In our study, the pre-specified or the last follow-up time-point was longer for RCTs with a PROM primary outcome than RCTs with a non-PROM primary outcome. Most of the RCTs with PROM primary outcomes, with 3 months or less of follow-up, were investigating pain scores between trial arms, whereas one third of all the trials with a PROM primary outcome had more than one year of follow-up. However, PROM validation and the psychometric studies of outcome measures often use short-term follow-up for the assessment of the MCID estimate. Moreover, the psychometric properties of PROMs from short-term evaluation cannot be generalized to long-term follow-up without strong assumptions. This is especially concerning for PROMs with known ceiling effects because all observations reaching the ceiling level (the best or worst score in the PROM) are treated as equals in a statistical sense. The true nature of many of the continuous outcomes, such as physical ability to function, cannot have clear ceiling values, even if the PROMs can. Other methods exist, and are outside the scope of this article, that are needed to enhance the validity and reporting of the PROM results are in example ; blinded outcome assessment when feasible, focus on what were the comparisons and circumstances in the validation studies of the PROMs and evaluate how the trial population fits to it, reporting outcome assessment methods and reference validation studies appropriately.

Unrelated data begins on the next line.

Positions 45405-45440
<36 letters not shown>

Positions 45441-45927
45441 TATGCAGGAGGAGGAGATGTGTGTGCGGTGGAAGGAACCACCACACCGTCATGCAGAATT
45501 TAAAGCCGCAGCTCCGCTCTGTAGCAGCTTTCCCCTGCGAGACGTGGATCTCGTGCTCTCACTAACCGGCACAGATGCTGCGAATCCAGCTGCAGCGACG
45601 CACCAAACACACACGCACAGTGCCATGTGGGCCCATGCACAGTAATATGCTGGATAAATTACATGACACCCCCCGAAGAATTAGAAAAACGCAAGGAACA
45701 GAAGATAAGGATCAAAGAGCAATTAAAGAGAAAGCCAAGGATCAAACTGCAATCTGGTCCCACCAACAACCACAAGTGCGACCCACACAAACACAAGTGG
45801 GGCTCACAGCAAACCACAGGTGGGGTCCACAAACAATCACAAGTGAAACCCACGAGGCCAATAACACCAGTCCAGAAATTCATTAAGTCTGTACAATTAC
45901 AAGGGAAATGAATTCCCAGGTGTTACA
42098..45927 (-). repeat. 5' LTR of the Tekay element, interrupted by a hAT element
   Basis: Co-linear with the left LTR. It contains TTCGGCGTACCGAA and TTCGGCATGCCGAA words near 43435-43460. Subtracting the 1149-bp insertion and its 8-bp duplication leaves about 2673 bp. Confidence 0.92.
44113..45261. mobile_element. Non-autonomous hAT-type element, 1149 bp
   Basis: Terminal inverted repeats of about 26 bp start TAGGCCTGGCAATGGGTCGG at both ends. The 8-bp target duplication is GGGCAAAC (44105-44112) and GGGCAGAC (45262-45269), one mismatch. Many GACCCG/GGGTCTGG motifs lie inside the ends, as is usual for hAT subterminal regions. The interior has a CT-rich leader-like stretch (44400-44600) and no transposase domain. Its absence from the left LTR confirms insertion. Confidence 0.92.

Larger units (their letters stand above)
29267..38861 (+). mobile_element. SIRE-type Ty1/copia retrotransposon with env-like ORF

The ratio of observed effect sizes to the estimated effect sizes in power calculated was investigated according to the idea that longer follow-up time could decrease the chances to find large differences in MD estimates (Table 4). In general tendency, the longer the follow-up the smaller the ratio between observed and estimated effect sizes. This finding may have many different causes and explanations, but in which the ceiling effect in the primary outcome in trials with longer follow-up time could play some role. More striking is the result that in only 43 % of all the included trials with power calculation for one continuous outcome we were able to compare the observed and the estimated effect sizes. The level of reporting primary outcome data in text and tables is far from optimal.